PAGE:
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Wheat farmers and gluten avoidance!

18/7/2015 Dr John Williams, Food & Fibre Supply Chain Institute

Declining profit margins are nothing new for the wheat industry, especially when combined with flat productivity gains, said Dr Williams who was replying to the recent Australian grain growers survey that found two-thirds of growers were no better off financially than before export deregulation occurred in 2008. Global real wheat prices have been in decline for more than 30 years, whereas farm costs have matched inflation increases, which has resulted in a cost-price squeeze that has seen more than 40 percent of growers leave the industry.

Regulated industries cannot magically increase global wheat prices, remarked Dr Williams who is the author of the recent book – Agricultural Supply Chains and the Challenge of Price Risk. If supply chain regulation does not increase farm-gate prices, then what is the objective of reregulation? Ironically, domestic wheat basis and its positive impact on farm-gate prices has been historically high over the past 18 months because of private domestic competition for milling wheat in short supply.

Wheat pricing opportunities for growers were lost in the Obama years because of the US Frank-Dodd Act which prevented US fund managers from causing price volatility in agricultural markets. Now that the Republicans have repealed major sections of the Act, even the US funds lack sufficient ability to increase wheat prices, unlike recent corn prices.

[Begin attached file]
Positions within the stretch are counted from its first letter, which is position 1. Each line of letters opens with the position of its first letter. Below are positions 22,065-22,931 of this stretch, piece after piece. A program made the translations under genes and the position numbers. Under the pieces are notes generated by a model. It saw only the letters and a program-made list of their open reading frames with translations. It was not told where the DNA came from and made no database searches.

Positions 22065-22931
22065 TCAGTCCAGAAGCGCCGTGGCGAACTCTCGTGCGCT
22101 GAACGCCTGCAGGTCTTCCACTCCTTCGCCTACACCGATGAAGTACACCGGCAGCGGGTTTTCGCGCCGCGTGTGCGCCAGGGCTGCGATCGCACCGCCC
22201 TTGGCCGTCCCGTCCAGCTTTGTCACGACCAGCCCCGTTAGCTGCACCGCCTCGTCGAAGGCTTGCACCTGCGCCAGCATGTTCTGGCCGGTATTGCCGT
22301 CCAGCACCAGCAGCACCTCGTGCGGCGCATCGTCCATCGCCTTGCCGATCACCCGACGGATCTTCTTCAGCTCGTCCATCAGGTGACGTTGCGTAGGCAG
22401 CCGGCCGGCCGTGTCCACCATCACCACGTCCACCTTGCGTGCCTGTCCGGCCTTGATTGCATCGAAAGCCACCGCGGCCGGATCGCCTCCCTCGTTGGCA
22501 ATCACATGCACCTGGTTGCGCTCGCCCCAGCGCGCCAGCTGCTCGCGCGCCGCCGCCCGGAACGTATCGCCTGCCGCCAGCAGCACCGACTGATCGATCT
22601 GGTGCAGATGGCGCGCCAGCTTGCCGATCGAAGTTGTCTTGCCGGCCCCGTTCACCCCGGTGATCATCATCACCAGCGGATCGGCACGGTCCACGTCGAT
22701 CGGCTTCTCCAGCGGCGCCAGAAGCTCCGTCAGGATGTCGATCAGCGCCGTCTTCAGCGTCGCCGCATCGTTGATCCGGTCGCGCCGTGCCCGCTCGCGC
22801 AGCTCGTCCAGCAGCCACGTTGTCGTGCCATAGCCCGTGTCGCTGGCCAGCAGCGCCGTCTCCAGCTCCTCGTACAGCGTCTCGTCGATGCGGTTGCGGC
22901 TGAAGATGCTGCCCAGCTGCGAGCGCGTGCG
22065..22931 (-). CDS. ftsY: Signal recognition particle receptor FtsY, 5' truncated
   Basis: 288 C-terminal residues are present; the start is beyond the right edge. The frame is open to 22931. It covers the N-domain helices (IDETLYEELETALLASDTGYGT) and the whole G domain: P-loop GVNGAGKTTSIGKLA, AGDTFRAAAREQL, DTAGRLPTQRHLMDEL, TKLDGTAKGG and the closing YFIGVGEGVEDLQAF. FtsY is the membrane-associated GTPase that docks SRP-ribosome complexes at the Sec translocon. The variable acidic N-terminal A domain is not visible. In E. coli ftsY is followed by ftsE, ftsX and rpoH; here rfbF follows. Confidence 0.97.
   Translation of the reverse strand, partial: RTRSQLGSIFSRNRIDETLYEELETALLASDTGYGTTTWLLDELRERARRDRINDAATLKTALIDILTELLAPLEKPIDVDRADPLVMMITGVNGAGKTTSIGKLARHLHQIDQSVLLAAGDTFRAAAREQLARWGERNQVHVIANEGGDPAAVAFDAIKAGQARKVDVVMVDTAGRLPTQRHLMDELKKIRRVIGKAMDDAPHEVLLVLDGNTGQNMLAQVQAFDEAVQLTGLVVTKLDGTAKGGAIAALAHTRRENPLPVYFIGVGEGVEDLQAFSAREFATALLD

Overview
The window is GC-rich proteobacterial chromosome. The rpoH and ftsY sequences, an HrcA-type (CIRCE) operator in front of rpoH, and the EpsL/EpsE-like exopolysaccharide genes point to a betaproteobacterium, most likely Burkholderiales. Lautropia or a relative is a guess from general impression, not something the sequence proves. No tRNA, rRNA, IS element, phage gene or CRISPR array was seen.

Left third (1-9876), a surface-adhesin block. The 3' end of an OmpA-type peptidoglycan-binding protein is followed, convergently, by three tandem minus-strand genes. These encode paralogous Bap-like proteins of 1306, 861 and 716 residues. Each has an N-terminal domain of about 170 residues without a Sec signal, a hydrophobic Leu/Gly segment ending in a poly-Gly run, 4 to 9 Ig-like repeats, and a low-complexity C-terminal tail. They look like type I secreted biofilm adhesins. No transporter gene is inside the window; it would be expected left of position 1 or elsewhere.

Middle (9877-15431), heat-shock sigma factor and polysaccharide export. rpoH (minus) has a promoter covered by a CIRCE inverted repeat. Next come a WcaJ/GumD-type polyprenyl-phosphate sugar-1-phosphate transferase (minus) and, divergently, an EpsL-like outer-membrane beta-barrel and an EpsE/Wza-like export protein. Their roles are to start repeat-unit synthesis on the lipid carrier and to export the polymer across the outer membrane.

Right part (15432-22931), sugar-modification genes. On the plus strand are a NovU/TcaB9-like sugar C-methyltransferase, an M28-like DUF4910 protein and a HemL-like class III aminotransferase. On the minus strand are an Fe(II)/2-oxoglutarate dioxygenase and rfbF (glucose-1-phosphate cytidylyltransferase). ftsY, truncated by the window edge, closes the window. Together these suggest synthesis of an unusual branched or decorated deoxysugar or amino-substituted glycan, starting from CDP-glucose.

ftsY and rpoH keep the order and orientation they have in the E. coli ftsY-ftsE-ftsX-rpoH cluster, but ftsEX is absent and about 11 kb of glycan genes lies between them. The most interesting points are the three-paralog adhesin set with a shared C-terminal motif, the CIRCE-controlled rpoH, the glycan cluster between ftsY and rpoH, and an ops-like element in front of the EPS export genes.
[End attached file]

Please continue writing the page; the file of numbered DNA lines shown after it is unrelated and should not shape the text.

The biggest single challenge to global wheat prices is wheat-gluten avoidance which has created a burgeoning gluten-free food manufacturing industry, worth hundreds of billions of dollars in the North America, Europe, and Australia, said Dr Williams who is currently researching the gluten-coeliac issue with the findings to be released this September. Mintel (2014) found that 22% of the US population was following a gluten-free diet in 2014 compared to 15% in 2013. There are 3.5 million Europeans and 2 million in the USA with coeliac disease that is directly related to wheat-gluten consumption.

Increasing global avoidance of wheat-gluten can explain the flatness in global wheat prices, in contrast to corn prices which have volatility despite record global corn production. No amount of domestic wheat supply chain reregulation is going to change that!

There has been a complete lack of supply chain engagement on the whole issue of wheat-gluten avoidance and coeliac occurrence, said Dr Williams. The GRDC directors have conveniently abrogated any responsibility on this issue, with no research priority apportioned. Some GRDC directors have claimed that a coeliac vaccine will solve the industry problem, despite the vaccine being acknowledged as flawed by the original researchers which explains why it has not reached the clinical trial stage with celiac sufferers in the USA, which is a prerequisite for any registration with the US Food and Drug Administration.

Wiping the hands of responsibility when there are wheat grower funds and consequences at stake is not a good image for the wheat industry, said Dr Williams. If growers see price as a priority, then they should start by questioning the priorities of their research levy funding.